Wednesday, June 13, 2012

Mission Mars: Nasa's Mars rover team plan to land in the vicinity of prime science site on the Red Planet

 NASA has narrowed the target for its most advanced Mars rover, Curiosity, which will land on the Red Planet in August. The car-sized rover will touch down closer to its ultimate destination for science operations, but also closer to the foot of a mountain slope that poses a landing hazard.
"We're trimming the distance we'll have to drive after landing by almost half," said Pete Theisinger, Mars Science Laboratory project manager at NASA's Jet Propulsion Laboratory. "That could get us to the mountain months earlier."
Landing Site (splash)
This image shows changes in the target landing area for Curiosity, the rover of NASA's Mars Science Laboratory project. Image credit: NASA/JPL-Caltech/ESA/DLR/FU Berlin/MSSS
It was possible to adjust landing plans because of increased confidence in precision landing technology aboard the Mars Science Laboratory spacecraft, which is carrying the Curiosity rover. That spacecraft can aim closer without hitting Mount Sharp at the center of Gale crater. Rock layers located in the mountain are the prime location for research with the rover.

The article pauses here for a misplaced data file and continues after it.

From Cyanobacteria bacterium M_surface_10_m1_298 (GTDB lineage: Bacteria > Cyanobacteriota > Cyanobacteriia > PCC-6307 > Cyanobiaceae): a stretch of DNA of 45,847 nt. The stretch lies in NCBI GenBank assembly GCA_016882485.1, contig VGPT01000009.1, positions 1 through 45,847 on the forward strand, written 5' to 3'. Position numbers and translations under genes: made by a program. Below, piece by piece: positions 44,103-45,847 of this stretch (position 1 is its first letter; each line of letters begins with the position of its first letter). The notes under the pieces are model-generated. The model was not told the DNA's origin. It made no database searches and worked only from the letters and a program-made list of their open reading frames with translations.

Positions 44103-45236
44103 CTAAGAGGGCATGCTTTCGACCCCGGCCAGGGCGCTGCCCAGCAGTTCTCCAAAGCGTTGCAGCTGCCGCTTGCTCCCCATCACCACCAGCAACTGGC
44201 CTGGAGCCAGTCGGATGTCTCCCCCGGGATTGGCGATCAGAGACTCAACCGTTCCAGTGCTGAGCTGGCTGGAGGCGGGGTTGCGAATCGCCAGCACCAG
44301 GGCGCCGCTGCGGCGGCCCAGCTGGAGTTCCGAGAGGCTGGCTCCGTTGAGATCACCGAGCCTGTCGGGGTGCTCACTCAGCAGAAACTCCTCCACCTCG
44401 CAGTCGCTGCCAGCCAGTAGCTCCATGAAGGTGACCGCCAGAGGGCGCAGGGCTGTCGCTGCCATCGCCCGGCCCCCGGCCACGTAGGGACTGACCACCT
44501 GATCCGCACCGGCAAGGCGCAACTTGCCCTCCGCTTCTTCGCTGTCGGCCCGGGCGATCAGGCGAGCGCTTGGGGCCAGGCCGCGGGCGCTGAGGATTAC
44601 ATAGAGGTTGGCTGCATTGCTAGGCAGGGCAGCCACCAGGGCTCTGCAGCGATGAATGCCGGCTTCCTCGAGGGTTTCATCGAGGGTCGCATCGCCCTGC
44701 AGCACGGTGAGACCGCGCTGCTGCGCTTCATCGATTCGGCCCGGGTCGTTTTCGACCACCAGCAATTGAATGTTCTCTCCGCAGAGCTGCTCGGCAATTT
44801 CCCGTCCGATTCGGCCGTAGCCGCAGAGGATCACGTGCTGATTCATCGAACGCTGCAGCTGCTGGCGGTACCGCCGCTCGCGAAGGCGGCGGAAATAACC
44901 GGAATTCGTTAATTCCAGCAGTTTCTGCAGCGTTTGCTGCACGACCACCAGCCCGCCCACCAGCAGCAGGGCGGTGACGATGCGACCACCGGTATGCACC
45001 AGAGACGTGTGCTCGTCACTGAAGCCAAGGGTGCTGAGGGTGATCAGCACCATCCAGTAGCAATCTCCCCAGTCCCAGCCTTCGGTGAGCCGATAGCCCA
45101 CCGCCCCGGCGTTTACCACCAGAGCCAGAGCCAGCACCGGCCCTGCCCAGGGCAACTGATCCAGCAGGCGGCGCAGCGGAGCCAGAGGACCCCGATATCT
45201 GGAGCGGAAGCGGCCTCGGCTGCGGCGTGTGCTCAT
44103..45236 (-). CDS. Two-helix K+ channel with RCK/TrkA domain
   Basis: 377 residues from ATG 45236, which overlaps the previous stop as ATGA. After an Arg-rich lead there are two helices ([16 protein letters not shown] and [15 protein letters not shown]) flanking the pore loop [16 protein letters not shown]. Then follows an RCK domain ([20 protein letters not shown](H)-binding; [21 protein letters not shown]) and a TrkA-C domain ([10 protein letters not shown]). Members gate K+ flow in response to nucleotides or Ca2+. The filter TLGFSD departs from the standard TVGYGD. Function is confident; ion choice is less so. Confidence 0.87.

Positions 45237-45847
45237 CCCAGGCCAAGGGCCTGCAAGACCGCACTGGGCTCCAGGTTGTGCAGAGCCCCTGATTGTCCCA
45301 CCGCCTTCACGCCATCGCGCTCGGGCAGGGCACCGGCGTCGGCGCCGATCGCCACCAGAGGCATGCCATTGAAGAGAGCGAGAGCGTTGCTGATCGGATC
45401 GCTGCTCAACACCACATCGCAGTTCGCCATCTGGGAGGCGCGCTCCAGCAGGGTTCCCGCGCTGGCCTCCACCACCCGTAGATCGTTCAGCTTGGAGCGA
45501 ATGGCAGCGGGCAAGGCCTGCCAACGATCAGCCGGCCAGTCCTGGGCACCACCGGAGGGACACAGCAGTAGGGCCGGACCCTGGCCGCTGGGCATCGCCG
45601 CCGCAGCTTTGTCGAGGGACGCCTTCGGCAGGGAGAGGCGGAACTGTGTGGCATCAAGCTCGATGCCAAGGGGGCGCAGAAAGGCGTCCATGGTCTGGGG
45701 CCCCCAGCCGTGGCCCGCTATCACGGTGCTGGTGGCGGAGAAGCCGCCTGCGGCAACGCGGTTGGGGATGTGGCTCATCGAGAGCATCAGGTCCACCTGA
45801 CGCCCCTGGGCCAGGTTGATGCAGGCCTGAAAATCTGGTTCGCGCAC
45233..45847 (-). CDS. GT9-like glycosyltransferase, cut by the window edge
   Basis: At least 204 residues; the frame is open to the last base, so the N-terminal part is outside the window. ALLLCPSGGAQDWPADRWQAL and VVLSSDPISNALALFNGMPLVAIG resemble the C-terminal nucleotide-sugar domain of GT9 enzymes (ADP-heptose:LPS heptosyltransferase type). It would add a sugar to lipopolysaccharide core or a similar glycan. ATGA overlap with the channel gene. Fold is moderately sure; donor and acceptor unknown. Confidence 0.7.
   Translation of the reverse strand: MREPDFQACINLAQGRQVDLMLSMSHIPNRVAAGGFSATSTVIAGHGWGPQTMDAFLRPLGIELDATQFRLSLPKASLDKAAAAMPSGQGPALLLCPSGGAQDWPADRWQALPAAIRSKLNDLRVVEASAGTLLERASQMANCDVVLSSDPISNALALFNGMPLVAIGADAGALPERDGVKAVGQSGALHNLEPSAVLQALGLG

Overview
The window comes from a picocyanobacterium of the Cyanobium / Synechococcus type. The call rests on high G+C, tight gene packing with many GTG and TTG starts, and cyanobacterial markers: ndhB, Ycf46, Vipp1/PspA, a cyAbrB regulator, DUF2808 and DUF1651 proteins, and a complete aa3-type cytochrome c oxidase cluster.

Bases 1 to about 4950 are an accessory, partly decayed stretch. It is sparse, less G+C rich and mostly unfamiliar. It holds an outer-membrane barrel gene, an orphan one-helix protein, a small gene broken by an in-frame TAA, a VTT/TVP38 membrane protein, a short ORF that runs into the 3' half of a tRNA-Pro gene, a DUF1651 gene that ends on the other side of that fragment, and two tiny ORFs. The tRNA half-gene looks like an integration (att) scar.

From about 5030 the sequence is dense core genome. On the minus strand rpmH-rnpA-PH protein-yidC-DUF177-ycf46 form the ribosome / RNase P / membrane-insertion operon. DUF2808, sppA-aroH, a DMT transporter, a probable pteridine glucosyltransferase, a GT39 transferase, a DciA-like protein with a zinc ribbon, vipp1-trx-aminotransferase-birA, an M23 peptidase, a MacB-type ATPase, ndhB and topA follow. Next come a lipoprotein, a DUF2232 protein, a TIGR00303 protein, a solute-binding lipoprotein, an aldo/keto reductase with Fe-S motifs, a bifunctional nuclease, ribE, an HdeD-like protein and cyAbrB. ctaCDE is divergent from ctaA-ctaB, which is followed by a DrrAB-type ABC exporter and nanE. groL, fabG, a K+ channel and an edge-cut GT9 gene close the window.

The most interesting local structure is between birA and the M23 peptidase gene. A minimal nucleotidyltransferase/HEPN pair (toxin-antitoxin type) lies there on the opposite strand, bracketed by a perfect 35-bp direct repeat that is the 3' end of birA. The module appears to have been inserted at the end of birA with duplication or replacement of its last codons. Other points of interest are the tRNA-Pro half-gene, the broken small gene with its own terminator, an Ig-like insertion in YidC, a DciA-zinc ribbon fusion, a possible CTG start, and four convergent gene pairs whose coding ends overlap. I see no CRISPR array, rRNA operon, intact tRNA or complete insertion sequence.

Curiosity is scheduled to land at approximately 10:31 p.m. PDT Aug. 5 (1:31 a.m. EDT, Aug. 6). Following checkout operations, Curiosity will begin a two-year study of whether the landing vicinity ever offered an environment favorable for microbial life.
Theisinger and other mission leaders described the target adjustment during an update to reporters on Monday, June 11, about preparations for landing and for operating Curiosity on Mars.
Landing Site (curiosity, 200px)
An artist's concept of Curiosity at work on Mars. [more]
The landing target ellipse had been approximately 12 miles wide and 16 miles long (20 kilometers by 25 kilometers). Continuing analysis of the new landing system's capabilities has allowed mission planners to shrink the area to approximately 4 miles wide and 12 miles long (7 kilometers by 20 kilometers), assuming winds and other atmospheric conditions are as predicted.
Even with the smaller ellipse, Curiosity will be able to touch down at a safe distance from steep slopes at the edge of Mount Sharp.
"We have been preparing for years for a successful landing by Curiosity, and all signs are good," said Dave Lavery, Mars Science Laboratory program executive at NASA. "However, landing on Mars always carries risks, so success is not guaranteed. Once on the ground we'll proceed carefully. We have plenty of time since Curiosity is not as life-limited as the approximate 90-day missions like NASA’s Mars Exploration Rovers and the Phoenix lander.”
Curiosity will be in good company as it nears landing. Two NASA Mars orbiters, along with a European Space Agency orbiter, will be in position to listen to radio transmissions as Mars Science Laboratory descends through Mars' atmosphere.

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